And, now, a word on behalf of heresy.
Week 2 of Lenten Film Fest: Jesus of Montreal
As an aid to Lenten reflection over the next few weeks, Spero columnist Prof. Michael Martin will offer readers some thoughts on a few of the films he uses in a Religion and Film course he offers every winter semester.
Denys Arcand’s 1989 film Jesus of Montreal (Jésus de Montréal) draws on a variety of “contemporary research”—such as the Nag Hammadi manuscripts and the Jesus Seminar—in order to explore the mystery of Jesus. But, as Mark Twain quipped when asked to comment on the music of Wagner, “It’s not as bad as it sounds.” Indeed, I have always found something appealing in witnessing good filmmakers grapple with the mystery of Jesus in an honest, if not always doctrinally sound, manner.
Great art attempts to come to terms with great subjects. Therefore, I think it is best when considering films that take Jesus seriously that we take them seriously as art, as the endeavors of a human subject’s agon with the greatest of subjects, and not watch them with a catechetical scorecard as if we are umpires. Unfortunately, filmmakers who try to make apologetic art all too often end up with weak apologetics and crummy art. If we confront films such as Pasolini’s The Gospel According to Saint Matthew, Scorsese’s The Last Temptation of Christ, or Arcand’s Jesus of Montreal as honestly as their directors confront their subject, we might be surprised at how much such unorthodox examinations of Jesus have to say to us.
Jesus of Montreal is the story of a group of actors, led by their quiet and mysterious leader Daniel Coulombe (played by Lothaire Bluteau), who, at the pastor’s request, attempt to “breathe new life” into an annual Passion Play performed on the grounds of a Montreal Roman Catholic church. They breathe loads of new life into the story—suggesting Jesus was not born of a virgin, that the resurrection appearances might have been years or even decades after the Crucifixion, that Jesus was a “magician among magicians” and that the miracles were not all that miraculous.
This, of course, is the Jesus of the Jesus Seminar. Arcand also gets in some digs at the stuffy old, hypocritical Catholic Church, through the character of a buffoonish priest who only entered Holy Orders to avoid a life of poverty and as an avenue for seeing the world—a man whose moral failings are further “fleshed out” (pardon the pun) when we discover he has been having an affair with one of the company’s female players. Here Arcand follows a line of theatrical stereotype going back to at least Christopher Marlowe, and one which Hollywood and the popular media cling to, ironically, as a kind of sacred cow. The film also excoriates the modern temples of advertising and the media, and one of the film’s more compelling scenes shows Daniel, in the style of Jesus in Jerusalem, trashing the set and equipment on beer commercial after one of his players, the model Mireille (Catherine Wilkening), is treated like a piece of meat valued only for her body. But there’s more to the film than revealing hypocrisy.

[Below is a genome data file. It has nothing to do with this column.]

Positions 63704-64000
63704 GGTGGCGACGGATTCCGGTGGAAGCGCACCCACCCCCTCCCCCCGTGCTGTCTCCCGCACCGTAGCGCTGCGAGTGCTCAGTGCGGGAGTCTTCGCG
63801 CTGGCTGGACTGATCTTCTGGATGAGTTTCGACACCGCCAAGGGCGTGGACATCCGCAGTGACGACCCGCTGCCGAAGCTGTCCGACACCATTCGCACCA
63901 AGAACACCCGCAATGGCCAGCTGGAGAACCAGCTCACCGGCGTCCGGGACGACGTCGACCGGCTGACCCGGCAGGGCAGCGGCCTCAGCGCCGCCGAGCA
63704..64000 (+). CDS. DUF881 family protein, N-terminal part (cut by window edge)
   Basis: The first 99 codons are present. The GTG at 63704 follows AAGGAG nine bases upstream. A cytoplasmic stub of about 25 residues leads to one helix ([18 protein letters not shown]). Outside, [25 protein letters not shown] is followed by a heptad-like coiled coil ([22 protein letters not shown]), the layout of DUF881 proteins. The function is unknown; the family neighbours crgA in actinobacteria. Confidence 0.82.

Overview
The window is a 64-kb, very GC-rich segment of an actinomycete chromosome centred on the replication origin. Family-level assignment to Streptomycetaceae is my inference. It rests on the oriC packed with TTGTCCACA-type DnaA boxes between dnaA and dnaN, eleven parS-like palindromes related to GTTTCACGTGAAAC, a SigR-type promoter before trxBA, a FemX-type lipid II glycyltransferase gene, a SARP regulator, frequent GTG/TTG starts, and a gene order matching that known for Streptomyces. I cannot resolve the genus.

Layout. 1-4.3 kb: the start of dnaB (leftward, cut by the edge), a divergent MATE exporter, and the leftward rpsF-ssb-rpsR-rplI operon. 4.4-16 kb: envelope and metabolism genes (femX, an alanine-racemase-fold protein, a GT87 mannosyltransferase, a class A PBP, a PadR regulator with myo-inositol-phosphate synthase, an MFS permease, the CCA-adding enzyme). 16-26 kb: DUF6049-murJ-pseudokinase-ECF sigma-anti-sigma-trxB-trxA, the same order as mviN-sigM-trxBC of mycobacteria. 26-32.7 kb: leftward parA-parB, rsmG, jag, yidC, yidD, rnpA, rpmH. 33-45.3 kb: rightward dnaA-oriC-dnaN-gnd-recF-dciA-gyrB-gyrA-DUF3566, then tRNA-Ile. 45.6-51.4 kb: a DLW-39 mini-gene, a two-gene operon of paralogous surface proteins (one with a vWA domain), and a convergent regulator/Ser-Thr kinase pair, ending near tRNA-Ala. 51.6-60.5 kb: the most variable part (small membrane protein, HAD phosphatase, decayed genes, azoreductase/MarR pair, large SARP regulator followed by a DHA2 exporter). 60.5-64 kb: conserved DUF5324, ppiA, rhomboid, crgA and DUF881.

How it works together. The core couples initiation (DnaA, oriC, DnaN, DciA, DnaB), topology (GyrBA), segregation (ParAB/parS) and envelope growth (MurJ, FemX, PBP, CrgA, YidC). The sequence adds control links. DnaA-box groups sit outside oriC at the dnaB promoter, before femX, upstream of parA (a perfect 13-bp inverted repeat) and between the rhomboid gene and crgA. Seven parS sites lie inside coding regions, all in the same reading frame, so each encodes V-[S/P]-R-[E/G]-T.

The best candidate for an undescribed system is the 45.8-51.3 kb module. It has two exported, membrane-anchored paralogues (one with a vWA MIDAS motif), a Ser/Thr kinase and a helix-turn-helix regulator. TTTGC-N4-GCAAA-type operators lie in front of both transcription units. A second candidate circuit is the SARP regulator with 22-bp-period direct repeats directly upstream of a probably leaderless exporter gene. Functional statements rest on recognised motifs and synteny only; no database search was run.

What is important about this film is the way the story of Jesus, the one found in the canonical Gospels, bleeds through the scholarly controversies, the liberties of the text, and the hypocrisies and failings of the characters (and they all, with the exception of Daniel, have them). One way Arcand effects this is through drawing parallels between the Gospel Jesus and the Daniel Jesus. Besides cleansing the temple, Daniel’s “earthly ministry” (the play) begins when he is thirty. Daniel’s actors (disciples), prior to their involvement in the play, are deeply involved in the ways of the world—selling perfume as fashion models, doing voice-overs for pornographic films and scientific-materialist documentaries—but their encounter with Daniel and the story of Jesus transforms them.
And Daniel quite literally gives his heart for others and eyesight to the blind. But, by far, the most important element of the Gospel in the film comes through the power of the story itself on the audience—both those who watch the play in the film and those who watch it in the theater or on DVD. The first Resurrection scene (there are two), though not the central moment of the film, is extraordinarily powerful, as is the Sermon on the Mount—and the text is taken directly from the Gospel. Similarly, in a subway scene where a delusional Daniel, having just experienced an extreme brain injury, preaches to the startled if somewhat inattentive citizens in this “underworld” the words, in a very close paraphrase, of Matthew’s “little apocalypse”:
When you see the abomination of desolation, if you’re on the plain, flee to the mountains. If you’re on the balcony, don’t go inside for your things. If you’re on the road, don’t return home. Woe to those who are with child! Pray that your flight be not in winter. If anyone says to you, ‘Christ is here’ or ‘There…’ believe it not. Believe it not. False Christs, false prophets…the powers of heavens shall be shaken. Not the day, nor the hour…you know not when…the Judgment. Watch!
The story given to us by the Gospels is powerful, dangerous even. Jesus of Montreal reminds us that this powerful story will bleed through the flimsy fabric of interpretation and exegesis as well as the costumery of our intended or unintended dramatic personae. The film tells us that an authentic encounter with this story demands that we take account of our own lives and, indeed, that we change them, for the Kingdom of Heaven is at hand.
Spero columnist Michael Martin PhD teaches English at Marygrove College. Follow him on Twitter: @pater_familiar.
The views and opinions expressed herein are those of the author only, not of Spero News.
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